Other issues that contribute to ongoing food insecurity in the country are discussed as under:
Population: Pakistan’s current estimated population is over 188 millionmaking it the world’s sixth most-populous country in the world. During 1950–2012, Pakistan’s urban population expanded over sevenfold, while the total population increased by over fourfold. As a consequence, a lot more food is currently needed to meet dietary requirements of the masses.
Urbanization: The growing populations of urban areas and new urban settlements are currently making food security even more challenging. The fertile land outside cities available and used earlier for food cultivation, livestock and dairy farming is now increasingly been converted into housing sectors. As consequence, rural agriculture sector has got immense pressure to produce and provide food to huge numbers of urban settlers. Kitchen gardening has traditionally been the central feature of households and a source of fresh vegetables and fruits. Houses were often had a garden space in the backyard for kitchen gardening that has completely been abandoned due to population and housing pressure.
Cash Crops replacing Food Crops: With the introduction of so called Green Revolution agriculture technologies in the country, agriculture has become a rich-men business. While poor farmers are failing to meet the increased cost of agricultural production and are suffering economic losses; the rich-ones and opportunist investors have replaced food crops with cash crops such as cotton, sugarcane, Kinoo, tobacco, banana, etc.
Gender Role and Discrimination: Women are involved from three dimensions of food security, i.e., production, availability and accessibility. At household level, women play a decisive role in food security, dietary diversity and children’s health. Pakistani women remain involved in various stages of food production not only in family farms but also in others farms in the village. Because of their responsibilities of fetching water, collecting fodder, firewood and crop residue, grazing animals, and collecting plants and herbs for either own use or to sell as food or medicine, they remain closely associated with natural resources and therefore have better knowledge about them. It has been observed that with the introduction of green revolution technologies and heavy farm machinery i.e. tractor, harvester, thresher, etc., women participation in agricultural activities have consistently been limiting and food insecurity at the rural level is linked with change in gender roles in agriculture. Given women’s crucial role in food production and provision, strategies for sustainable food security must address their limited access to productive resources including access to land, assets and financial resources.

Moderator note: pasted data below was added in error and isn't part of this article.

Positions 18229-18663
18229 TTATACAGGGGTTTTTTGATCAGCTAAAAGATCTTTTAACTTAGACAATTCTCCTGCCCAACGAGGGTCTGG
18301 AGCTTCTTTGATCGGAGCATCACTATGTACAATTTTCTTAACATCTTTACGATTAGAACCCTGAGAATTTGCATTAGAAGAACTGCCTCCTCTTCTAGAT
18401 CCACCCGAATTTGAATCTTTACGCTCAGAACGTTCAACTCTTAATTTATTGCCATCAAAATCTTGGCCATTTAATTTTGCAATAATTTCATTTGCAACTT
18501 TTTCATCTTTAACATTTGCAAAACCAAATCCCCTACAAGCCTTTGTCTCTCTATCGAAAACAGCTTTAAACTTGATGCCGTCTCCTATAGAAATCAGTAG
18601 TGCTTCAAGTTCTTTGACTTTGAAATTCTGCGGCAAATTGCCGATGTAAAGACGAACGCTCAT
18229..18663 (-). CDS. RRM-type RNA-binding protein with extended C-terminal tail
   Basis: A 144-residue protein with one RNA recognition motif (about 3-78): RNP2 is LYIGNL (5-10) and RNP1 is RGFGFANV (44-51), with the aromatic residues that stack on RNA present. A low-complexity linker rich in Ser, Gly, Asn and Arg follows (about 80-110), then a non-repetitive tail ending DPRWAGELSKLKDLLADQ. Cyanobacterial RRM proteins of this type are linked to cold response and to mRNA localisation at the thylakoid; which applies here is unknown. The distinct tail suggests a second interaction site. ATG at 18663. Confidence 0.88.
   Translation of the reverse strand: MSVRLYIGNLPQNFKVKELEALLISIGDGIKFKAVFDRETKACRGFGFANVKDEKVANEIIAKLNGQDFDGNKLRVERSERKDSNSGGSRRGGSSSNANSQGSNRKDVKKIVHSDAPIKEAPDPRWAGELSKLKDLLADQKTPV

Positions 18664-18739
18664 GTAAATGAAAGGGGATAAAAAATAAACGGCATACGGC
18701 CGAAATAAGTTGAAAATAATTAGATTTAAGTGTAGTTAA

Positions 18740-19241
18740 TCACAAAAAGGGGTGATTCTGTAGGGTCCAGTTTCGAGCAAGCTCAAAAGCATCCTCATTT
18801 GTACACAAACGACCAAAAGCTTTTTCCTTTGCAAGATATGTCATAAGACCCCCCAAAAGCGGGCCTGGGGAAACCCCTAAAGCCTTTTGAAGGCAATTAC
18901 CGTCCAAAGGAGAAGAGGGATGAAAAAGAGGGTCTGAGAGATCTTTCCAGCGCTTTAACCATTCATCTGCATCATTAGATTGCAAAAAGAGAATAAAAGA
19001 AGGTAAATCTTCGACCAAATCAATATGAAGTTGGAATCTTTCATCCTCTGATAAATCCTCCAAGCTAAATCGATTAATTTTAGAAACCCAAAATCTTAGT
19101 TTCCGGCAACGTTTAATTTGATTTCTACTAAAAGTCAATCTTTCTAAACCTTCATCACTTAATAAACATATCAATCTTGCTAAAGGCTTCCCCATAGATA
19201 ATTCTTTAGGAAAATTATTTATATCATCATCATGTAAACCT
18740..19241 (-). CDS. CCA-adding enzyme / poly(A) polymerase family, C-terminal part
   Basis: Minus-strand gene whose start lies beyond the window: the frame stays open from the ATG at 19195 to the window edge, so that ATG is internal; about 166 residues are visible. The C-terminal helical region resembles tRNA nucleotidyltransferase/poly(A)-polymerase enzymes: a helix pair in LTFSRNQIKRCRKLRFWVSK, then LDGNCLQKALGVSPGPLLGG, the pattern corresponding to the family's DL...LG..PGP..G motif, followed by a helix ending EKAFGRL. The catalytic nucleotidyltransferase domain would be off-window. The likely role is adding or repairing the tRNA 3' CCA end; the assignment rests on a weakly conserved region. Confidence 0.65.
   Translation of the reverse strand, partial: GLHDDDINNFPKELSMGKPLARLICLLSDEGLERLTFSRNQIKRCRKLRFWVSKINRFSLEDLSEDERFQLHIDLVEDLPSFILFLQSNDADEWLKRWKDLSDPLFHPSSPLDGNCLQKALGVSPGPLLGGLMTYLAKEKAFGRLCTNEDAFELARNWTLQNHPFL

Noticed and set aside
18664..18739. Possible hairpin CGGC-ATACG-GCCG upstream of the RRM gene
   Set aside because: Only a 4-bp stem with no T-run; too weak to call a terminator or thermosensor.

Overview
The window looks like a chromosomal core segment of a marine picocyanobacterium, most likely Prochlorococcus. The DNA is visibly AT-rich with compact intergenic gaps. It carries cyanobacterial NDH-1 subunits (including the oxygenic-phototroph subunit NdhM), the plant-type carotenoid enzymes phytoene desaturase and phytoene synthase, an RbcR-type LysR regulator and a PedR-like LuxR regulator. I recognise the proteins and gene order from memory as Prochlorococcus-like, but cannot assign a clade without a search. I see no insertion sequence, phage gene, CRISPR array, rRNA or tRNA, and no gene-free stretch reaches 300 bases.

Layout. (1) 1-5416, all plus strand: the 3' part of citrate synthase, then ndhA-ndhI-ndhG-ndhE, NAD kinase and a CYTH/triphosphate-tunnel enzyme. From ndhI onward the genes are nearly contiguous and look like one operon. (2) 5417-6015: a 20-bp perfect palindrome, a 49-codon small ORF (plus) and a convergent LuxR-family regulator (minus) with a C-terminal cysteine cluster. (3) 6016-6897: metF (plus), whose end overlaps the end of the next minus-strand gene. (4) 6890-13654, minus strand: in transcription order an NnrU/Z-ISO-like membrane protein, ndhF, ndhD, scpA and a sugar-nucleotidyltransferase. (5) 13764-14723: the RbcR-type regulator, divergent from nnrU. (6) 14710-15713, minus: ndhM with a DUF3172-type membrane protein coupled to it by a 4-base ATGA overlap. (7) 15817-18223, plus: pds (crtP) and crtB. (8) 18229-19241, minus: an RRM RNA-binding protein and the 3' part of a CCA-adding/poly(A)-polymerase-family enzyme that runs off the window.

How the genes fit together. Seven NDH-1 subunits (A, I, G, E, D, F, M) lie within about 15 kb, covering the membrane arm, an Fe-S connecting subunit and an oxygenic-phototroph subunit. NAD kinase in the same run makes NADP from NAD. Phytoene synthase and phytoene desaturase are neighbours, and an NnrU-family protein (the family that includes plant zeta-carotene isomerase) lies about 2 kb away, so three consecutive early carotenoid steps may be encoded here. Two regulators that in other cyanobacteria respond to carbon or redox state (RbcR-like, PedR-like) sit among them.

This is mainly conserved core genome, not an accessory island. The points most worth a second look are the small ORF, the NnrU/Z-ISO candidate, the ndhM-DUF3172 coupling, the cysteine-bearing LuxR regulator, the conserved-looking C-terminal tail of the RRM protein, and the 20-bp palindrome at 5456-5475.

Degradation of Ecology: Due to local interventions i.e. use of chemicals in agriculture, deforestation and industrial pollution, and natural disorders i.e. climate change and global warming, the ecosystems of the country have been effected negatively. As a consequence, cultivable land in consistently decreasing and weathers are consistently changing that have an impact on food production.
Food Sovereignty being compromised: The major food sector is currently being controlled by the multinational/national corporate sector i.e. Monsanto, Engro, etc. and the market forces. The government has repeatedly failed to protect right of its peoples to produce, distribute and consume food for themselves, rather than on the demands of markets and corporations.
Politics in Food: Lastly, the food has remained a subject of politics as well. At many instances, surplus food remained available in one corner of the country but poor people were allowed to die of hunger at other corner at the same time. Similarly, it has also been reported repeatedly in the media that a bulk of food was exported by the government and vested groups despite food insecurity prevailing in the country.
(By Tahir Hasnain: he is a veteran researcher, writer and development practitioner serving the non-government development sector since two decades. Currently he works with Shirkat Gah as Programme Manager, Environment & Livelihood. He can be contacted at – firstname.lastname@example.org)